9/10/2015 11:11:18 AM by Hilary Ratchford, member, Hickory Grove Baptist Church, Charlotte | with 0 comments

Bible Studies for Life Lesson for Sept. 27: God’s Promise of Answered Prayer

September 10 2015 by Bartley Wooten, pastor, Beulaville Baptist Church

Focal passage: Luke 11:5-13
According to David Dykes, “One of the largest organizations in America is the Quitters Club. The reason you’ve never heard of the Quitters Club is because they never meet; the members quit coming. There are no dues; the members quit paying them.

The Quitters Club is comprised of people who faced a tough job, a tough marriage, a tough sickness or a tough failure – and they quit. When the going gets tough, the tough get going. But when the going gets tough, the quitters get going ... away. What we need in America and in the church are people who will exhibit good, old-fashioned “stick-to-it-ness.” That’s probably not even a word, but it needs to be!”
I can appreciate Dykes’ humorous words because they are extremely applicable to our lessons. For example, have you ever felt like giving up in your prayer life?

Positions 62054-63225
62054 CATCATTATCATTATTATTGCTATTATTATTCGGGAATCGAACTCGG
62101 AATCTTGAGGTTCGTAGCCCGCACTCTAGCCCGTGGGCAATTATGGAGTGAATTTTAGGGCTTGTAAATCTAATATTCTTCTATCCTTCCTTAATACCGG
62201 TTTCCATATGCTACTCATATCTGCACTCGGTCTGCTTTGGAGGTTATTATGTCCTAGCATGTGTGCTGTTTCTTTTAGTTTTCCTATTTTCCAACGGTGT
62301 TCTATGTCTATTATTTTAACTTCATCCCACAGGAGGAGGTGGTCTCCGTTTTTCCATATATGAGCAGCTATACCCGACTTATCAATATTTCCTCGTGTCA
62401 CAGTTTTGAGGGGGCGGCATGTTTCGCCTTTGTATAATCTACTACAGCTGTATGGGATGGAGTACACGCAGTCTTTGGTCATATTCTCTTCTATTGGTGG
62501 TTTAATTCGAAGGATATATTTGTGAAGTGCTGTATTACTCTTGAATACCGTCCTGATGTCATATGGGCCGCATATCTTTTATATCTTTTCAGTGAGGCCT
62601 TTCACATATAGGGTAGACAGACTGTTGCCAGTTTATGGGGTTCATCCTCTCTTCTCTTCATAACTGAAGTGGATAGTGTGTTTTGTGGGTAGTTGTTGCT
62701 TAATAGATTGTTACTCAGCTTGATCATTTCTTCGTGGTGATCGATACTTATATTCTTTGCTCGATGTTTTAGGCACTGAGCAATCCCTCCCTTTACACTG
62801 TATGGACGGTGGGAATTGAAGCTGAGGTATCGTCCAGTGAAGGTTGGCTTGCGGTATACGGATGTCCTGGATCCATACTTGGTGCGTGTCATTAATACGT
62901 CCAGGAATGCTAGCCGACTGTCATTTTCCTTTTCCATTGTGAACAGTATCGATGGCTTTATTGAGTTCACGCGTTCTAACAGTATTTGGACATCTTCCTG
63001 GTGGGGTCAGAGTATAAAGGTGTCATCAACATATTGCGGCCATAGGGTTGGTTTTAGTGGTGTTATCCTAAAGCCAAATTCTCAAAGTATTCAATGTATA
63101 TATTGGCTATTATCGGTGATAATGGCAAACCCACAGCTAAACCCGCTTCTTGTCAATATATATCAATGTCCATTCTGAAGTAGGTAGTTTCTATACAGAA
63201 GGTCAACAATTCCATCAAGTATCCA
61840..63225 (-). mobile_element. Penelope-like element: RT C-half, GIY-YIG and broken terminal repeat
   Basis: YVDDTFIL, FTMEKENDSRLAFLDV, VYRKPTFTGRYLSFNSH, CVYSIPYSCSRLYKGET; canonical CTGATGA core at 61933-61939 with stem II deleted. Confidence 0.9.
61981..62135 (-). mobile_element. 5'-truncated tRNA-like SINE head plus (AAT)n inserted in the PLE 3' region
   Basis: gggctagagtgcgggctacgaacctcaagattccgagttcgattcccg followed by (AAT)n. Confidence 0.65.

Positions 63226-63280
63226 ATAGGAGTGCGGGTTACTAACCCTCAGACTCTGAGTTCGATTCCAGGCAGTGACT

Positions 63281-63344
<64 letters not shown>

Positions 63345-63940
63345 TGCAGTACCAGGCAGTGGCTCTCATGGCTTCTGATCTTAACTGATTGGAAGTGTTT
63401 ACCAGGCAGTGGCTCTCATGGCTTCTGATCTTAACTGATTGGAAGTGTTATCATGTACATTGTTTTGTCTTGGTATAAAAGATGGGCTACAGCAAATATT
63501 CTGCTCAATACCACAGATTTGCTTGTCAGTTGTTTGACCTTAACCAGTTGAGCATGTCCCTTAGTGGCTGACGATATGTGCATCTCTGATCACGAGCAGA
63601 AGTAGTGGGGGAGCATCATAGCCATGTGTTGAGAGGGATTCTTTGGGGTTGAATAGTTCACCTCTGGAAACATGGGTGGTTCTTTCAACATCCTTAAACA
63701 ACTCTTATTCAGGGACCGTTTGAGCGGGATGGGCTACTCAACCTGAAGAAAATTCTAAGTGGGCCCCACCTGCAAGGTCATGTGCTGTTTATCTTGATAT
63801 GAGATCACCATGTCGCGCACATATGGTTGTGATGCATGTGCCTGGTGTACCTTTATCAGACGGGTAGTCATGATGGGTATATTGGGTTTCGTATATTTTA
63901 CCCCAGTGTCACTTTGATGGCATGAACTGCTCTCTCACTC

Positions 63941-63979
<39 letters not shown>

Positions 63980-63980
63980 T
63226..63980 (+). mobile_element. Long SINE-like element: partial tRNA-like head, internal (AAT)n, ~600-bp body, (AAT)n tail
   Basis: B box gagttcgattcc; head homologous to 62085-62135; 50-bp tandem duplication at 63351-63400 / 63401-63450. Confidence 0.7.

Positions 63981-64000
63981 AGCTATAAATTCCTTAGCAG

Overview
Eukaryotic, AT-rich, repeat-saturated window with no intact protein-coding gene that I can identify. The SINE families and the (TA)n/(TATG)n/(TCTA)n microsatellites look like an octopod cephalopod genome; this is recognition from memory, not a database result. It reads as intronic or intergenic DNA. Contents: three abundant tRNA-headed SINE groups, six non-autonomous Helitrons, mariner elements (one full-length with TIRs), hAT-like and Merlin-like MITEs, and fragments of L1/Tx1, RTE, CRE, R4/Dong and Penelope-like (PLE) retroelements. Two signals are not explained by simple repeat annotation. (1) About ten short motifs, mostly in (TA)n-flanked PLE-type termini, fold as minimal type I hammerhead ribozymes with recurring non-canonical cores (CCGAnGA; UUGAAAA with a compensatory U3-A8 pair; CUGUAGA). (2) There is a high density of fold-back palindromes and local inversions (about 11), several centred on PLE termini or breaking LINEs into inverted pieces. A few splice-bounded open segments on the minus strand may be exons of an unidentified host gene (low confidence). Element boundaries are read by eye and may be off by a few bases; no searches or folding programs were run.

How many times were you ready to quit praying because you thought God was not going to answer you. I have shared before in earlier commentaries that I have two sons with special needs. I often wonder what the future will hold for them. However, it is passages like Luke 11:5-10 that keep me motivated to seek God on their behalf.
The Bible is clear – if we persevere in prayer and remain persistent in asking God, He will answer our prayers according to His great wisdom. So, every night I pray at least two things for my sons. First, I pray God will save them. Because of their learning disabilities it has taken them longer to grasp the gospel, but as I seek God in prayer I know He will do a great work in their hearts.
Second, I pray God will glorify Himself through my sons’ lives. For me, this is an exciting prayer. Only God knows what the future holds for my sons. However, God has told me in His word (Luke 11:11-13) that He gives good gifts to those who seek Him. So, don’t be like those in the “Quitters Club.” Stay strong and keep on praying. God always keeps His promises.